Saturday, 6 July 2013

Lud-In-The-Mist - Hope Mirrlees

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Well, well!  I am not even sure how I heard about this one,  but it took my imagination enough to buy a new copy..... rare for me these days.  Neil Gaiman fans may like to know that Neil Gaiman thinks this is "....a little golden miracle of a book".  It is a fantasy, but unlike any fantasy novel written in the last 50 years.  It put me in mind of The Lumpton Goblings, which I retain on my shelves and will now have to re-read;  and the style of writing reminded my of the late Elizabeth Goudge (Little White Horse, Carnagie medal winner 1946).  First published in 1926, republished in the 1960s and still around.

Lud-In-The-Mist is a small, self-important harbour town in the country of Dorimare, whose inhabitants are referred to as Ludites..... The Mayor of Lud (and therefore the most important person in the country) is one Nathaniel Chantacleer, he too is self-important and moves socially within a group of town worthies and burgers who know each other well, tell the same old jokes, swear the same old curses - and life goes on as it has for many years, with the town worthies studiously not mentioning fairies - and there lies the problem!  For they do exist, somewhere over the hills to the west;  and when the also unmentioned fairy fruit is eaten by certain members of the population, and Nathaniel's son is packed off to a lonely farm for safety things start to go badly wrong for those worthy burgers.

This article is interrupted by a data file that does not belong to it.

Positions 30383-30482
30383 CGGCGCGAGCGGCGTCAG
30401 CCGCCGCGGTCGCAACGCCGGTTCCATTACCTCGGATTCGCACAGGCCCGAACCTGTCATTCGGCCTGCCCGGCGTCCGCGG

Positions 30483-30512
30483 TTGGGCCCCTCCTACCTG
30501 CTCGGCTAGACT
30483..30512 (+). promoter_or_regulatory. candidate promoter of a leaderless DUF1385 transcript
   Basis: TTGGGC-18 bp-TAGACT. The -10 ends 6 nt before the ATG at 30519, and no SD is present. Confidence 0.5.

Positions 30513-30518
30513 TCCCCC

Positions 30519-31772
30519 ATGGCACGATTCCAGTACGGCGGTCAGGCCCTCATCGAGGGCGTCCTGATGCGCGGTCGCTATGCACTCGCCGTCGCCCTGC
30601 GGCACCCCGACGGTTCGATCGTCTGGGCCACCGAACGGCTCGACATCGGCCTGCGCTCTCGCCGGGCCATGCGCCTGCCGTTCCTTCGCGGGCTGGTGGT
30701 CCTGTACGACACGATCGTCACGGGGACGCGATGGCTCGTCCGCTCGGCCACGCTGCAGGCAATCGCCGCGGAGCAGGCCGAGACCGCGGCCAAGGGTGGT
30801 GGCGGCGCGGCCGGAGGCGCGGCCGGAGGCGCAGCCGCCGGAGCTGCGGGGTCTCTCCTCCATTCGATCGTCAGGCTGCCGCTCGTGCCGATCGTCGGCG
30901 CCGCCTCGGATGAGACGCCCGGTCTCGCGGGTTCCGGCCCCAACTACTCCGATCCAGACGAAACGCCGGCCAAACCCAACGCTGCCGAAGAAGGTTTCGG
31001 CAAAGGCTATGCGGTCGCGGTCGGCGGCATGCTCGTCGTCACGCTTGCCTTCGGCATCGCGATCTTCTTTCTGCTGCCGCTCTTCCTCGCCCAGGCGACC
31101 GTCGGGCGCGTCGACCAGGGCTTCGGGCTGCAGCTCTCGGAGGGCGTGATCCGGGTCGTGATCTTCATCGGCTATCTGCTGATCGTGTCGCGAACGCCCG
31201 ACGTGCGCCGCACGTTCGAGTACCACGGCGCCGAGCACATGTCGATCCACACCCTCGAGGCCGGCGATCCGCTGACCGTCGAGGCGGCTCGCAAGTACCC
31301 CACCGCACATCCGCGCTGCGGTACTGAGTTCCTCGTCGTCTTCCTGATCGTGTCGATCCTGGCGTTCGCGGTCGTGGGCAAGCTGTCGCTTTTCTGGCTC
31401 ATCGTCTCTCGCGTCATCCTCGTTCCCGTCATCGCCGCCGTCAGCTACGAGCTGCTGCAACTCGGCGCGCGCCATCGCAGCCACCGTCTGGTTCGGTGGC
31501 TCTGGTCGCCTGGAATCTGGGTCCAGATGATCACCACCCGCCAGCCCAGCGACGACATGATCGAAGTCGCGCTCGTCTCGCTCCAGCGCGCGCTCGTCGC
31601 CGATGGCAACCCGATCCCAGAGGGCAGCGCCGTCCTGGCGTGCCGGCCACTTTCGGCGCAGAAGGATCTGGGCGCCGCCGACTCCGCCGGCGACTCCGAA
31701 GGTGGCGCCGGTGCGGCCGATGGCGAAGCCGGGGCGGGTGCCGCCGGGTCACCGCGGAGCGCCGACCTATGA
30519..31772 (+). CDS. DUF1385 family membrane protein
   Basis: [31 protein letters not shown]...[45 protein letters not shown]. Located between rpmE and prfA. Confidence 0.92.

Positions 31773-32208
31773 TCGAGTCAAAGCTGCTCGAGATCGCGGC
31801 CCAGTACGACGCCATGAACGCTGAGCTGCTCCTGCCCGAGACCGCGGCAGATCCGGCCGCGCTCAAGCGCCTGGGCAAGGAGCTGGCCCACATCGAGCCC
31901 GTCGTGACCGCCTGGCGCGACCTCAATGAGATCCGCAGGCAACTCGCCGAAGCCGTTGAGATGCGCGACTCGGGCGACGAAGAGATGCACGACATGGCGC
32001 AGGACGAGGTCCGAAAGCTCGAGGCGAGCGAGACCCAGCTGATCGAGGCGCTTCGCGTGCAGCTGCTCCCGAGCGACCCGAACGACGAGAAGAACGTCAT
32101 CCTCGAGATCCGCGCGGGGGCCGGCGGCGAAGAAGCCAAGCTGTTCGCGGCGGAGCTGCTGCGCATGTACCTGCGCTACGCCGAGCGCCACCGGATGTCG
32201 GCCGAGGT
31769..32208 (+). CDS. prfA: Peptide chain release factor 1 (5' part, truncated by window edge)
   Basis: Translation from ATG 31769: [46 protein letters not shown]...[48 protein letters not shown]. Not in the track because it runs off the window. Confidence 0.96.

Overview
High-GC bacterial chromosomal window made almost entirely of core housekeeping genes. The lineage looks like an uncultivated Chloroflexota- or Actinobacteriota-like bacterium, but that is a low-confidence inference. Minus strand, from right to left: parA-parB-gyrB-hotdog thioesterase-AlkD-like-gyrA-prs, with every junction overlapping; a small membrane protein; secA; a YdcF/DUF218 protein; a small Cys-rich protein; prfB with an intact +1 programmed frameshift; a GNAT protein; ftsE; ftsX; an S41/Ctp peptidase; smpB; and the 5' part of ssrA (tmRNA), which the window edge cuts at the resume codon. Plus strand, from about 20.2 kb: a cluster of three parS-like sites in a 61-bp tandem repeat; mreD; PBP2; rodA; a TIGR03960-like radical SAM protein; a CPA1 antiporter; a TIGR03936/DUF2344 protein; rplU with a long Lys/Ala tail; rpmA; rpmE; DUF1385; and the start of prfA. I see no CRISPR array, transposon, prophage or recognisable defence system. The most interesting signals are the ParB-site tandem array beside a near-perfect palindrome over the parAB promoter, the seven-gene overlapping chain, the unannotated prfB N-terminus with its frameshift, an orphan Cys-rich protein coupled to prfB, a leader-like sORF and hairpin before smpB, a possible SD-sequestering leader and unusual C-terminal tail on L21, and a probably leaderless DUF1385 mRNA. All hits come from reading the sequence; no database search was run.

As I started to read this, I was taken into Lud-In-The-Mist immediately, I understood the town, it's worthies, the fear of faerie and therefore the studied ignorance of it; and was enchanted - which is as it should be!  Each of the major characters has their own flaws, a few of them are worryingly dislikeable and we find out why as we read on; an unlikely hero emerges and it's altogether a lovely fairy story for grown-ups.